We crossed the border with the good ol’ US of A with no real fanfare, besides a secondary search. Moving right along, we almost had a tailwind through the desert, and limped home on the lower 3 speeds of the transmission. We made it safe and sound.

Once home we will be taking a course on Sustainable Aid with Austrailan Permaculture teacher Robyn Francis at Quail Springs. Robyn has been working internationally for over 25 years, teaching and implementing projects in the “2/3rds” world. We are excited about this opportunity to reflect on our trip and learn more.

Stay posted to our blog, as we will really be "Closing the Loop", by calculating our carbon footprint for the entire trip, and offsetting what we burnt! And we will show you how you can do the same...

Thanks for joining us again, through many borders and beyond!

Jul 4, 2009

Soakin' it Up

Returning to our favorite little gem on the Mexican coast was a welcoming relief from our journey south. The unique young town of Barra de La Cruz has become like our second home. Upon our arrival it took us over an hour (that was going as fast as we could) just to drive through the less than a mile stretch to Pepes Cabañas because there were so many familiar faces to catch up with.

The hardest part about traveling so far and visiting so many places is the lack of significant time you are able to spend at most of them. It is true that it really does take time to get to know a place, let alone form lasting bonds with the people who live there.

Making friends is easy, just paint them a picture!

Actually forming a close bond with the locals has been the easiest part for us and seems so for other travelers who take a genuine interest and have respect for their culture and way of life. "Mi casa es su casa” is the motto, and the peoples' incredible hospitality and generosity proves abundance does not come from material wealth.

We felt lucky to share some fun experiences with our muilti talented, energetic friends Anastasia Van Wingerden and Cyrus Sutton who came to meet up with us for a week.

Anastasia, Cyrus, and Loren trek'n

Anastasia 'Stas' is a great muscian, carrying her guitar and song writing skills from her recent residence in San Fransico, all the way to south of the border (check her out on her FaceBook page). Cyrus is an accomplished film maker and recently released an epic new surf documentary called ''Under the Sun''.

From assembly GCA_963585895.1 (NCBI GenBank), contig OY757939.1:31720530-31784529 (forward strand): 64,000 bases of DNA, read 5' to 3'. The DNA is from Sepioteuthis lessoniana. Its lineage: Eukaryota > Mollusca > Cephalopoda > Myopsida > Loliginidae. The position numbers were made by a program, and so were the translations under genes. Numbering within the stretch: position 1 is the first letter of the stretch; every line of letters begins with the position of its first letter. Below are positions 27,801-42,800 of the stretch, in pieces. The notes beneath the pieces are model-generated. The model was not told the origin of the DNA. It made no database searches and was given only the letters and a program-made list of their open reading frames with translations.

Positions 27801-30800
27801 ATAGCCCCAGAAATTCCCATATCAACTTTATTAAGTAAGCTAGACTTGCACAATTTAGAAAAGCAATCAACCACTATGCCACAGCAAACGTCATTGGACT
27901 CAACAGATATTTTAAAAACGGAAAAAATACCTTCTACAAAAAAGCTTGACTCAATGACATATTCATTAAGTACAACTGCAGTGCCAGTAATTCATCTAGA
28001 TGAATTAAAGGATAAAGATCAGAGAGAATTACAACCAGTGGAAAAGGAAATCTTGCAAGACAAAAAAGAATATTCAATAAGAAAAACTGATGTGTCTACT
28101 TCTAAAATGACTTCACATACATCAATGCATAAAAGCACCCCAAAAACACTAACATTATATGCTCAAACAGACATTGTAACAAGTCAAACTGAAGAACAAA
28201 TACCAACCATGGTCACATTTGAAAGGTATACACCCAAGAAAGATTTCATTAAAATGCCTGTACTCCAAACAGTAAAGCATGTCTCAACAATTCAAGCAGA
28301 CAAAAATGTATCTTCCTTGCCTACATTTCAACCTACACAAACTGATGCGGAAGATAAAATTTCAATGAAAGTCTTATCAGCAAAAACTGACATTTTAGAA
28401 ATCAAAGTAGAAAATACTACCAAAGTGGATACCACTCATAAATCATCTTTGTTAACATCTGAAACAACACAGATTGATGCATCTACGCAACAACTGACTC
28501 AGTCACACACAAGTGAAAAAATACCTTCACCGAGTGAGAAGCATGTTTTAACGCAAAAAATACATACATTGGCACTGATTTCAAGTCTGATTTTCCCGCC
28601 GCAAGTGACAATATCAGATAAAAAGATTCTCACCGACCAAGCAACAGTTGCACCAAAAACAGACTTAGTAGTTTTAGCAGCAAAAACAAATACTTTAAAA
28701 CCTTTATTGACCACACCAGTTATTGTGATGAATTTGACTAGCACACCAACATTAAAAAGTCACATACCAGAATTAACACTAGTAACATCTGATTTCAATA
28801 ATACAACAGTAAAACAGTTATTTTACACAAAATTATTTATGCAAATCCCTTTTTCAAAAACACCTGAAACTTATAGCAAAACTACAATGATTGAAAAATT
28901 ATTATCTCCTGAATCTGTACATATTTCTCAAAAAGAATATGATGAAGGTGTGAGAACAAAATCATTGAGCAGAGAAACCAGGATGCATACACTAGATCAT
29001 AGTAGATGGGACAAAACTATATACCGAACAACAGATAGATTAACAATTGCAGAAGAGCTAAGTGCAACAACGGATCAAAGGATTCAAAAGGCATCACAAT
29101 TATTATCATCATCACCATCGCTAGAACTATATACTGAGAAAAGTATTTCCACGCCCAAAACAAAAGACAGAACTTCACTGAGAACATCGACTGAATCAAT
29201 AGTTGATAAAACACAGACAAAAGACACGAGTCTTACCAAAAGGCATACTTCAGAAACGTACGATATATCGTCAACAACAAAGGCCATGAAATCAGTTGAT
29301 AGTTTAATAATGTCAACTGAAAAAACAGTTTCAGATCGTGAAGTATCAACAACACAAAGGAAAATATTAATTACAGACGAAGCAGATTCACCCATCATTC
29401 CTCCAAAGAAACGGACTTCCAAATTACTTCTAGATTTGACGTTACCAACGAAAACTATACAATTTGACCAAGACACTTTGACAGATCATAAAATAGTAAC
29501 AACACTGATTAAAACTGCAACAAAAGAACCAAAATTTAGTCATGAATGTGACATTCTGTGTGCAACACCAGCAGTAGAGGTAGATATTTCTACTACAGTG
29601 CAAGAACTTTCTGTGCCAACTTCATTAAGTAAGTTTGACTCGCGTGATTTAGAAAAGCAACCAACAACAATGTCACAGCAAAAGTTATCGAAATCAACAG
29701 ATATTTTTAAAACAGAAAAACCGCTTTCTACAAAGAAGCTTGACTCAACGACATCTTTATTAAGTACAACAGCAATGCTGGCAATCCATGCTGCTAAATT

Cy on the belly ride, pro hand planing style

Both Cy and ‘Stas are into riding waves in organic fashion! They brought a quiver of ¨Aquatic Oddities¨, including the paulownia hand-planes custom shaped by Cy himself.

'Stas charging it on an Aquatic Oddity

Their interest to connect with the local people and to eat the fresh fruit of the land manifested beautifully on numerous occasions.

Olgilver doing what he does best

One adventure in particular took us on a scenic, though a little circuitous, hike along the coast and over into the next valley where our friends Olgilver and his father Faustino have a farm. They grow payayas, bananas, caña (sugar cane), and cocos. YUM! Our treck turned into a mega fruit fest as they insisted we try lots of their delicious sweet caña and later piled on the cocos.

Coco loco

'Stas loving it!

We were the first “gringos” to have ever been over to their farm, and they were very excited that we had taken an interest to come see what they do. “Trust us, it was our pleasure!”

after the mission

Then it was time to go back to school. The kids were preparing for their summer's break so we were just able to catch them for a few days. It was perfect timing though as our aim was to educate about the dangers of plastic in the ocean.

We have learned that children's attention is sustained for longer periods if you can make education fun. So we played lots of games, which was a great way to implement new ideas and get them to think about the environment and do something about it.

Loren practicing his referee skills for the game "rover rojo" (red rover)

Aubrey read the book "All the Way to the Ocean" (in Spanish) by Joel Harper to the kids. This was a good introduction to the kids about trash in the ocean, specifically plastic. They got it immediately, and we devised a game to solve the problem.

Aubrey reading "Al Camino del Oceano" to the niños

We came up with a game in which the children picked what they wanted to be, either dolphin, shark, or turtle. The dolphins and the sharks had to save the turtles from the poisonous jellyfish, or plastic bags. Then we ran around the village picking up the trash, or "agua malas" (jellyfish).

the cleanup crew

It is true that children are like sponges. So what a better way to clean up the mess we have all been making! They are ready to absorb, they just need something to soak up!

The wave has been good to us, with plenty to go around. Check out a short video here on YouTube from the GoPro SurfHero water camera!